TROUT RUN – The lights flicker and dissolve into darkness. Ann Swift isn’t surprised. At her home near Powy’s Curve, outside of Trout Run, power outages are common.
This one, during the afternoon of Nov. 15, 2020, is the 13th so far this year.
Swift trudges outside to her garage to start the generator. She props open the door to the garage, reaches above her to the handle of a long rope attached to a pulley, which cranks the generator. She pulls it over and over until, finally, the machine rumbles to life.
For seven more hours, she relies on the generator until the electricity is restored. That length of time to be without power also is all too common, she says.
The power company in the Trout Run region is Penelec, one of the state’s largest power suppliers, and is owned by First Energy, which provides service to much of Pennsylvania as well as portions of West Virginia, Ohio and New Jersey.
Penelec services 17,600 square miles with 528,000 customers. In 2019, the company experienced over 995,000 customer interruptions and 146.1 million customer minutes interrupted. A state report also shows that outages have increased each year since 2016.
According to the 2019 Pennsylvania Electric Reliability Report, published by the Pennsylvania Utility Commission (PUC), Penelec’s benchmark reliability is reported as “inconsistent and frequently out of control.”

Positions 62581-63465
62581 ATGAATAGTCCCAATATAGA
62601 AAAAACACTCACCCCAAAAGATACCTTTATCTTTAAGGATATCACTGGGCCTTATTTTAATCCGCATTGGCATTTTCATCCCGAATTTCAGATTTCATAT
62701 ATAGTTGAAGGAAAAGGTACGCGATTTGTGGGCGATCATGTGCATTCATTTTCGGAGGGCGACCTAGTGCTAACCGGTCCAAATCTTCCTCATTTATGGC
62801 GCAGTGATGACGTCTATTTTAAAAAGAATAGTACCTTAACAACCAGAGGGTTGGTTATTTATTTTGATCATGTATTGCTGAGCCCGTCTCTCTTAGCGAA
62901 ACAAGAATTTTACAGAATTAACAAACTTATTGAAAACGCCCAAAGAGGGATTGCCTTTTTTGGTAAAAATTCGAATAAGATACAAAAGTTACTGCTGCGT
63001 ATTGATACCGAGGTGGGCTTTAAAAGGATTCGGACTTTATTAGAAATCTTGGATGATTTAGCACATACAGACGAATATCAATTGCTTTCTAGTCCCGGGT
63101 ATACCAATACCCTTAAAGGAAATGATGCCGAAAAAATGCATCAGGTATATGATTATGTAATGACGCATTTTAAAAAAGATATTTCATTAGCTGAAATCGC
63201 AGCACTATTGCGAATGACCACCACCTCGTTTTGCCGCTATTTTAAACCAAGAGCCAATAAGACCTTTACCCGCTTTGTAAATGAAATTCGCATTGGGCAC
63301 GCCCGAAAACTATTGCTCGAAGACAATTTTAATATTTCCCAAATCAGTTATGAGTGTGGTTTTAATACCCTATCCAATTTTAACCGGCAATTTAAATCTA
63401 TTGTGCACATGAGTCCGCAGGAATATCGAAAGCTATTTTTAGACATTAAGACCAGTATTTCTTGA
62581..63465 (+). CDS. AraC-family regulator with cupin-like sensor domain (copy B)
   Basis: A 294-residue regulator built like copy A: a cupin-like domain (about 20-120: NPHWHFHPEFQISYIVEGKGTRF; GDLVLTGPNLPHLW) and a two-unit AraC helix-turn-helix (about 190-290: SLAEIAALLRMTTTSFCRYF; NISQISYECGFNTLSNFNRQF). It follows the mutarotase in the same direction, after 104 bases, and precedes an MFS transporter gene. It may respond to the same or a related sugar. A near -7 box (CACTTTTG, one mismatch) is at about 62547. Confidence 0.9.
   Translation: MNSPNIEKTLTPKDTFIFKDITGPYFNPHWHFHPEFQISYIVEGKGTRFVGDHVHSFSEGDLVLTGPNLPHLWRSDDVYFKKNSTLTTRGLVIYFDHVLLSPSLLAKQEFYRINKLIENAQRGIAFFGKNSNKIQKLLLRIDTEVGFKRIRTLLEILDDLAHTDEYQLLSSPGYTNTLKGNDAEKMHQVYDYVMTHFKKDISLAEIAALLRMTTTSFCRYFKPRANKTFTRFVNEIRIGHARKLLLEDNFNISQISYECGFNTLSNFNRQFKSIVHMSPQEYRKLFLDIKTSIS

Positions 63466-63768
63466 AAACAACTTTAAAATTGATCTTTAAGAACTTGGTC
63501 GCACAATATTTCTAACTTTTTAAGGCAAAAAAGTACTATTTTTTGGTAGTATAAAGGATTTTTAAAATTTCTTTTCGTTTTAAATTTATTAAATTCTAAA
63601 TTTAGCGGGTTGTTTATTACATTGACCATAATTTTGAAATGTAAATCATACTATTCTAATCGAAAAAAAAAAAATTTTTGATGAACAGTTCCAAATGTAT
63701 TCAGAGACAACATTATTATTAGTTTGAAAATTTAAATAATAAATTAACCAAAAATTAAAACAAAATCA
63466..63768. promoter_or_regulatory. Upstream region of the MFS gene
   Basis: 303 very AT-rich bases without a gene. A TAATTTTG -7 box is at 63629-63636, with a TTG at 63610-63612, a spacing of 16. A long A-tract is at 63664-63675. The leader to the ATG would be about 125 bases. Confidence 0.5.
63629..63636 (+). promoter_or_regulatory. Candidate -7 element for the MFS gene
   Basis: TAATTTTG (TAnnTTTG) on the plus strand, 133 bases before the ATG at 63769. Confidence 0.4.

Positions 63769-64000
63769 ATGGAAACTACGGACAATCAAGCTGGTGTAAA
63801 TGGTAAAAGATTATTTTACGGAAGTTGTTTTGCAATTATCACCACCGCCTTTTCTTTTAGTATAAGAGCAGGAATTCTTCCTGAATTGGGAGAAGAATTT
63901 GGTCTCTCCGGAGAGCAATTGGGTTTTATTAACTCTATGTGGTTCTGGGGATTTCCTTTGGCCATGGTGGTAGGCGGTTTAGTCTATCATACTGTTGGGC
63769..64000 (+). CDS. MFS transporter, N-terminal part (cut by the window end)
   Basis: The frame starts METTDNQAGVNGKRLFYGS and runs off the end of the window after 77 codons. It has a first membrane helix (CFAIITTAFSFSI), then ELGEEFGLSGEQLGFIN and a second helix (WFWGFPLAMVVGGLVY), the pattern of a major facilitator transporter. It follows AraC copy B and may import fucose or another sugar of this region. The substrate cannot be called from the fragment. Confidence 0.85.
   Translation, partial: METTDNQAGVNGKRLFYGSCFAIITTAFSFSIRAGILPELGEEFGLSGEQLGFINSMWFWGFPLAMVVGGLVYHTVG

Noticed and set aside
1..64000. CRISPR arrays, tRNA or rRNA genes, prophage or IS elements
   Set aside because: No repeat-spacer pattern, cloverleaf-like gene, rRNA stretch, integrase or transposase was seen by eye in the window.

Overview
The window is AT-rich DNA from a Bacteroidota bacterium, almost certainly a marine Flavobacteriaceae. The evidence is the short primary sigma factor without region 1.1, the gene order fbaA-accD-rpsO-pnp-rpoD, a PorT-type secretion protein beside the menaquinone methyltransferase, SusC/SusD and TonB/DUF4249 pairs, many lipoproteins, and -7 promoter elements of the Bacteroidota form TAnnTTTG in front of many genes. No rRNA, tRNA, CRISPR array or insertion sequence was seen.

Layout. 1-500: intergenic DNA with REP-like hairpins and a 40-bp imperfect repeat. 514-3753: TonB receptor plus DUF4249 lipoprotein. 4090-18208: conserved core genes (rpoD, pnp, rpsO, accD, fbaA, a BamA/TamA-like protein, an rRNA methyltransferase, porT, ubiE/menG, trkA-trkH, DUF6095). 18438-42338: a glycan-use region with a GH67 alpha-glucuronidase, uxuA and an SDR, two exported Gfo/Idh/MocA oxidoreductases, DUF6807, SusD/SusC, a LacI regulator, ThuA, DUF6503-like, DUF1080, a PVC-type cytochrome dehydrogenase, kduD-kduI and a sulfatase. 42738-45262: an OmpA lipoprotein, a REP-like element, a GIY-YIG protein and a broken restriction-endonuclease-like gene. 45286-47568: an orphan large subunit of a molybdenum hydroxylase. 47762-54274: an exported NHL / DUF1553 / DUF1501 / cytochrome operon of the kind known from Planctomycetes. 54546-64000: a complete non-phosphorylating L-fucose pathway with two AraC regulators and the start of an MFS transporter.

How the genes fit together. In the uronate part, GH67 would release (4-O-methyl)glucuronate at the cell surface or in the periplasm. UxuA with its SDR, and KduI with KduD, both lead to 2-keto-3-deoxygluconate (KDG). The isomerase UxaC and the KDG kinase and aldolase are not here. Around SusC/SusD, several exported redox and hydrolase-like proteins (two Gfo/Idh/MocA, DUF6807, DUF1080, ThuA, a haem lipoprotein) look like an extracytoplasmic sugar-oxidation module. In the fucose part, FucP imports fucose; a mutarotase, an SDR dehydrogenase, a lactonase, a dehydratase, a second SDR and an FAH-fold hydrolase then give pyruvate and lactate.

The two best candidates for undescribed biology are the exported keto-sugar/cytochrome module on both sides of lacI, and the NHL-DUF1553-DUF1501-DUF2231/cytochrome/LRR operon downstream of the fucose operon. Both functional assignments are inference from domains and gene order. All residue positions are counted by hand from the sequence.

But what does this mean? For many of the small community’s residents, the poor rating offers little comfort because each year nothing seems to improve, in fact most recently, the problem has gotten worse, Swift said.
According to the report, almost 70% of the interrupted customer minutes are caused by equipment failure or trees on the lines.
On Halloween 2019, the power along Powy’s Curve went out for two days and the cause was attributed to a tree that fell on a transformer. In 2020, the region’s power has gone out more than 10 times, and eight of those outages were in the two months shortly after the state shut down due to COVID-19, according to Swift.
Each time the power goes out, it stays out for an average of eight hours.
Judy Rook lives a few miles north of Powy’s Curve, near the end of Penelec’s service line. She and her husband have lived in the region for 50 years and, like many others, their heat depends on electricity.
“If the power goes out, we huddle around the stove,” she said.
While most residents in the area have generators, Carol Prentiss’s entire home runs on electricity and she doesn’t own a generator. When the power goes out, she must go to a friend’s home, or that of one of her kids, who live in Williamsport.
A 44-year resident of the small community, Prentiss says the power outages have now become so frequent she is thinking of moving.
“We heard excuses that there are many trees in our area, but the other electric companies also have trees and the customers’ lights don’t go out,” Prentiss said. “We are in need of good service and it is sorely lacking.”
Rook, Swift and Rose-Marie Gross gathered at Gross’s home, also on Upper Powy’s Road, in August to talk about their community’s power issues. It’s a popular topic in the area, and one that seems to have few solutions.
While they acknowledge that outages are to be expected, especially in rural areas, the long-time residents hope these long gaps in service are not normal for everyone.
Gross works from home and when an outage occurs she takes the day off work.
Standards of service
Over the years, a petition made the rounds among the residents, calls to local representatives were made and complaints were sent to the company.